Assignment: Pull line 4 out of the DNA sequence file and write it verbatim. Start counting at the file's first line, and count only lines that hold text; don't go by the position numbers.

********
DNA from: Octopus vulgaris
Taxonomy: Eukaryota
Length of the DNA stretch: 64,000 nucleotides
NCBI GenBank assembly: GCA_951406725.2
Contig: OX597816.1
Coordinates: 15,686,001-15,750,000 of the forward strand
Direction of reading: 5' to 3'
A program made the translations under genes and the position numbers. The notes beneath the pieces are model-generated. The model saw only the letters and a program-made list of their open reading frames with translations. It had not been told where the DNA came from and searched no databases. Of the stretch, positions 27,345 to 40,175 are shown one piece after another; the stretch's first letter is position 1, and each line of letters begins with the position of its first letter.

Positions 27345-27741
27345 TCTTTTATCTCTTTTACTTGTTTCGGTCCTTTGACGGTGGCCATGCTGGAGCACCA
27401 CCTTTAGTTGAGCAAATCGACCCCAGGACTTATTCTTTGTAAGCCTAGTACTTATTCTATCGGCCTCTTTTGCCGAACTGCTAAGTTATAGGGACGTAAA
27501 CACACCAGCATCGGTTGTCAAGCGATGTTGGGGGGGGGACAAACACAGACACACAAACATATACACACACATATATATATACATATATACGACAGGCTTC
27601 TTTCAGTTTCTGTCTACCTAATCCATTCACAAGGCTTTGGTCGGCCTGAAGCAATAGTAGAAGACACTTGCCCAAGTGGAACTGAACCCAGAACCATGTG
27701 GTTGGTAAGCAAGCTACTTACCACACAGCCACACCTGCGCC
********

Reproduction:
NCBI GenBank assembly: GCA_951406725.2